Considering the wide-ranging economic impact COVID-19 has had on businesses worldwide, it’s not surprising that the vast majority of defined benefit (DB) pension plan sponsors report that their companies have been broadly impacted by the pandemic. But not everything has been slowed down by the coronavirus.
Insurance firm MetLife surveyed 200 US defined benefit plan sponsors with $100 million or more in plan assets and found that 92% said the pandemic has affected their organizations, while only 8% said the pandemic has had no effect on them.
According to the survey, 47% of plan sponsors said they have reprioritized or redeployed their resources and staff internally, while 43% reported borrowing money in the form of accessing a line of credit or other financing solutions. Additionally, 42% have prioritized their cash and liquidity needs, while the same percentage of respondents said they borrowed money through the government’s Paycheck Protection Program (PPP).
There has also been a significant effect on employment during the pandemic, as 25% of plans sponsors said they have enacted furloughs or layoffs, with 10% reporting that they have filed or are considering filing for bankruptcy, and another 10% having permanently closed some operations. And the pandemic has also created a lot more work for C-level personnel as 42% of plan sponsors reported that top executives have become more involved in plan management.
The survey also found that 40% of plan sponsors said they have borrowed money to fund pension deficits, while 35% restricted benefit payment options such as lump sums due to the impact on the plan’s funded status. Some 22% decreased or called back planned contributions, while 19% increased contributions; 15% initiated a partial plan termination due to layoffs and furloughs, and 6% went so far as freezing or closing their plans.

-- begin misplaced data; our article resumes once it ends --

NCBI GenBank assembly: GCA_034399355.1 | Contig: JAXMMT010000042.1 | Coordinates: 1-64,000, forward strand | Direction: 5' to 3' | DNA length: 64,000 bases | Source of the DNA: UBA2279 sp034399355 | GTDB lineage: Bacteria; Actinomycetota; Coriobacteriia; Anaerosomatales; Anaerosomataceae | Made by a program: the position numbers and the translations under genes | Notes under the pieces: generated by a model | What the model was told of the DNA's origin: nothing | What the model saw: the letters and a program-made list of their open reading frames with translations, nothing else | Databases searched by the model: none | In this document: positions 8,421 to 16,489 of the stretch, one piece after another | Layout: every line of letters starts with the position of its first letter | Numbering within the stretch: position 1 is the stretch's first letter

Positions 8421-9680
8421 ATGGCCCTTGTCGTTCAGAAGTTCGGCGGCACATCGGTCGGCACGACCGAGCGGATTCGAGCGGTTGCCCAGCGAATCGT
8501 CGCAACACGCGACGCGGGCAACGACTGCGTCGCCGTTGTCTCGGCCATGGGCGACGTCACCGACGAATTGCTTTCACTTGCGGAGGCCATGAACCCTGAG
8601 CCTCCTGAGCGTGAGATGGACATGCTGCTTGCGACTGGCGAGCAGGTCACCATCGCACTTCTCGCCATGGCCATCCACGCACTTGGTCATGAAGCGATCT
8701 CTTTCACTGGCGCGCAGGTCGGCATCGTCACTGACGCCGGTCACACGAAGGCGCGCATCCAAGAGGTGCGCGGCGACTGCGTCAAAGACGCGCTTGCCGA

When asked what they consider to be the most challenging part of managing their companies’ plans in the current macro-economic environment, MetLife said many plan sponsors appear to be most concerned about maintaining or funding their plans in order to ensure that they are meeting their required benefit obligations. They also said they are focusing on their plan investments, including minimizing volatility and managing the impact of low interest rates.
The Coronavirus Aid, Relief and Economic Security (CARES) Act has turned out to be key for plan sponsors, with 89% of survey respondents saying they have taken or will take advantage of the provision in the act that extends the deadline to make plan contributions until Jan. 1, 2021.
The report also found that, despite a slowdown of annuity buyout activity during the first half of the year compared with 2019, buyout activity has picked up significantly during the second half of 2020. Of the plan sponsors who said they were interested in an annuity buyout and had a specific timeframe in mind, 81% reported that there had either been no change to their risk transfer plans, or that the pandemic has accelerated their plans. Only 19% said that the pandemic has decreased or delayed the likelihood of entering into a buyout deal.
“Despite a slowdown at the beginning of 2020 due to COVID-19, we have seen the pension risk transfer (PRT) pipeline build momentum in the third and fourth quarters,” Melissa Moore, MetLife’s head of US pensions said in a statement. “This is consistent with the poll findings, which show plan sponsors do not expect buyout activity to be delayed by either the pandemic or a protracted economic recovery.”